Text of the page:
Step # 13 Organize the Information Create a List of Special Work Conditions
- – Site Conditions
- Tight Work Space
- Hard Ground
- Wet Conditions
- Contaminated Soils
- Environmentally Sensitive Areas
- Difficult Access
- Haul Routes
- Scheduling Conflicts
- What Must I Protect?
- What Must I Replace?
- How Much Will it Cost?
- How Long Will It Take?
- Conflicts with Other Trades
Step # 14 Organize The Information Create and Maintain a Bid RFI System
Step #15 Organize the Information Create and Maintain an Issues Log
Log – Log – Log
Step #16 Organize the Information Addressing Alternates and Special Pricing in the Bid
- How likely is it that the work will be performed?
- How much overhead and profit do you apply to this alternate?
- Are you giving away profit and project overhead if the alternate work is not performed?
- You will most likely have to justify this price in the future
Step #17 Organize the Information Create and Maintain a Log of Value Engineering Ideas
Creating a log of value engineering possibilities is like creating a list of “Plan Bs” that could help mitigate certain risks on the project
3rd – Distributing Information
- Takeoffs (Sheets/forms/software)
- Invitations to Bid (Bid Packages)
- RFQs (Requests for Material and Sub Quotes)
- RFIs (Requests for Information forms)
- The Bid Proposal (Form/format)
- Database of YOUR own information
- Budget for accounting department
- Data for schedules
- Data for Project Management Software
- WBS (Worksheets for developing the Work Breakdown Structure)
- Data for contracts
Getting to the Bottom Line Six Basic Elements of the Price
Step #18 Establishing Your Cost Basis
- Hourly labor rates
- % rate for sales tax
- Fuel per gallon rates
- Owned equipment rates (per hour/day/week/month) including maintenance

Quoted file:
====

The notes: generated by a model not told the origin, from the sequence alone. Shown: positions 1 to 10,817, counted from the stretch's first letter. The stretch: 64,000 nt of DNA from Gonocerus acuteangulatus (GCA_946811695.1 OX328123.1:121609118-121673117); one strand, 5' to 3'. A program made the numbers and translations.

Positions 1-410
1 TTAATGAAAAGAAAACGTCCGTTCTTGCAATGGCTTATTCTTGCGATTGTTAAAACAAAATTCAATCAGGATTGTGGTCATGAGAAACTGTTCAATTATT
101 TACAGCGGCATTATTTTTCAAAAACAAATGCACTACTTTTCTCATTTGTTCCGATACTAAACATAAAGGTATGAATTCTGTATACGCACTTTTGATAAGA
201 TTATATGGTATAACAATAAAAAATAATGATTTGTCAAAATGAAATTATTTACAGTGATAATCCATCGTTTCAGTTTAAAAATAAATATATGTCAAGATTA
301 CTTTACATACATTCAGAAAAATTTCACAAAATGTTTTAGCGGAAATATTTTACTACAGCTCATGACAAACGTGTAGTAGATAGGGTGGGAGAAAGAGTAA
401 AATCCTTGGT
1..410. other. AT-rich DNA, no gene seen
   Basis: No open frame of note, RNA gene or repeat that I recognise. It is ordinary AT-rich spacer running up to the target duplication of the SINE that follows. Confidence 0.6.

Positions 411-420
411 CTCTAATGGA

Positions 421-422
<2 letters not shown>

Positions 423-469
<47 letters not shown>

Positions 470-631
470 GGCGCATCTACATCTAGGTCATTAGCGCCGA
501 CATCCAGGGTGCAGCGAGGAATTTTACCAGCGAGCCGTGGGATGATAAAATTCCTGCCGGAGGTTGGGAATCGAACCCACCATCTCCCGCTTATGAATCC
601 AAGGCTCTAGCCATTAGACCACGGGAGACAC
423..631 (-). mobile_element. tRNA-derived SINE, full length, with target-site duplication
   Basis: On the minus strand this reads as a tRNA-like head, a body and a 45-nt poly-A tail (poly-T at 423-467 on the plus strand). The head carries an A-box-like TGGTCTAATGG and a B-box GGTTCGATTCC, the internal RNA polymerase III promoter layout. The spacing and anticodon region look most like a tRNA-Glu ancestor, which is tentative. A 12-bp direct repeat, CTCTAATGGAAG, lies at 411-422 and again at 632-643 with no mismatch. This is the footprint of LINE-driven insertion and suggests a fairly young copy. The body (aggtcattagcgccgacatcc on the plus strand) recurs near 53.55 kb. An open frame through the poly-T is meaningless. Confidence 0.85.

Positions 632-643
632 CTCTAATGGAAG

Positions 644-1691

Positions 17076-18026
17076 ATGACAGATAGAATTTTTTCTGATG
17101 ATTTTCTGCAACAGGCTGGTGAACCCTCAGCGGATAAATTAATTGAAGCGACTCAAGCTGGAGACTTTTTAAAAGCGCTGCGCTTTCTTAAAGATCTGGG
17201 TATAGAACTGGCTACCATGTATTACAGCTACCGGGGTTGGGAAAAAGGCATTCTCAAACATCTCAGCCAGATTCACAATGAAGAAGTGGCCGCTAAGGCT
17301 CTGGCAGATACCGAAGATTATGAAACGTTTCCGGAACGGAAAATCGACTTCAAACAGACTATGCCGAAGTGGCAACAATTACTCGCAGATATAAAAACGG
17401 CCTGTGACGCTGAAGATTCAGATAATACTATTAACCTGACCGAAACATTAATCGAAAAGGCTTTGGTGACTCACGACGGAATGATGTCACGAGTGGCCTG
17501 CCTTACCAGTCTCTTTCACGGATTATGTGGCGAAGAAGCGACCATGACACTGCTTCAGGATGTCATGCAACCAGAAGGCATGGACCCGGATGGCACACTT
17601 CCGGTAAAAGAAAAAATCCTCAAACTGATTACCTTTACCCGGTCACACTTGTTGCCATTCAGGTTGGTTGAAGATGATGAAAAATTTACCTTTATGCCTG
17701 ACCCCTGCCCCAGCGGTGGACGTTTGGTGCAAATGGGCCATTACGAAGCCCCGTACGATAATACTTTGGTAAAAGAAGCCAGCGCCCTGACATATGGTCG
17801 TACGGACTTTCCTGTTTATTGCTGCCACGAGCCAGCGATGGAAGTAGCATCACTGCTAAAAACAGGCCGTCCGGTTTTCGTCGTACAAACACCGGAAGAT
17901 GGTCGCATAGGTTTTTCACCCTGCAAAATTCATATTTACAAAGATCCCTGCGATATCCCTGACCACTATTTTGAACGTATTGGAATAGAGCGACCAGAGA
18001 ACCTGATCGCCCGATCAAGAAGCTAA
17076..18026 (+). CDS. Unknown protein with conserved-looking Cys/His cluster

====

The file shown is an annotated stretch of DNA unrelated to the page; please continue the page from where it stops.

- Equipment rental rates
- Materials and common overhead
- Daily company overhead
- % rate for profit
- Insurance rates
Labor Basis Worksheet
Step #19 Develop a WBS (Work Breakdown Structure) and/or Bid Item Take Off
- What is a Bid Item?
- – An item of work or other cost related to the project for which a unit price is desired
- What is a Work Breakdown Structure?
- – A logical breakdown of various components within those bid items that clearly reflect how the project is likely to be constructed
Let’s assume there are no pre-defined bid items for our sample project. If you could create bid items to best reflect the scope of this project what would they be? Use the form above to break this project down into bid items. Remember, the WBS – Work Breakdown Structure should be a snapshot of how the project might actually be constructed. For now let’s not be concerned with quantities. Just record a logical breakdown of the work.
Identifying “logical” bid items will help the entire bid process. Not only will you get better prices, you will probably get them faster.
Use sufficient detail to allow for the assignment of risk at any given place within your bid
Step #20 Develop and Maintain a Checklist for Subcontracted work
Develop and Maintain a Checklist for Subcontracted work
Step #21 Perform Quantity Take Offs
- Methods of Take Off
- – Scale and calculator
- – Digitizer and spreadsheet
- – Digitizer and estimating software
- – Handheld device
Remember – Flexibility is KEY
The highlighter and red pen
Have conventional color codes within your estimating office
• Blue = Water
• Green = Sewer
• Orange = Storm Drain
• Brown = Concrete
– Use red pen for notations
– Use pencil when “sketching” on plans
– Make your highlighting significant to you
Step #22 Develop and Distribute Bid Packages or Requests for Quotes to Subs
– Request scope letter
Who develops the scope?
Step #23 Send Scope Letter
- As soon as possible
- – Mock Bid Proposal
- – Leave $$$ Blank
- Should contain
- – Quantities
- – Inclusions
- – Exclusions
- – Any information that will help get your competition on the same page.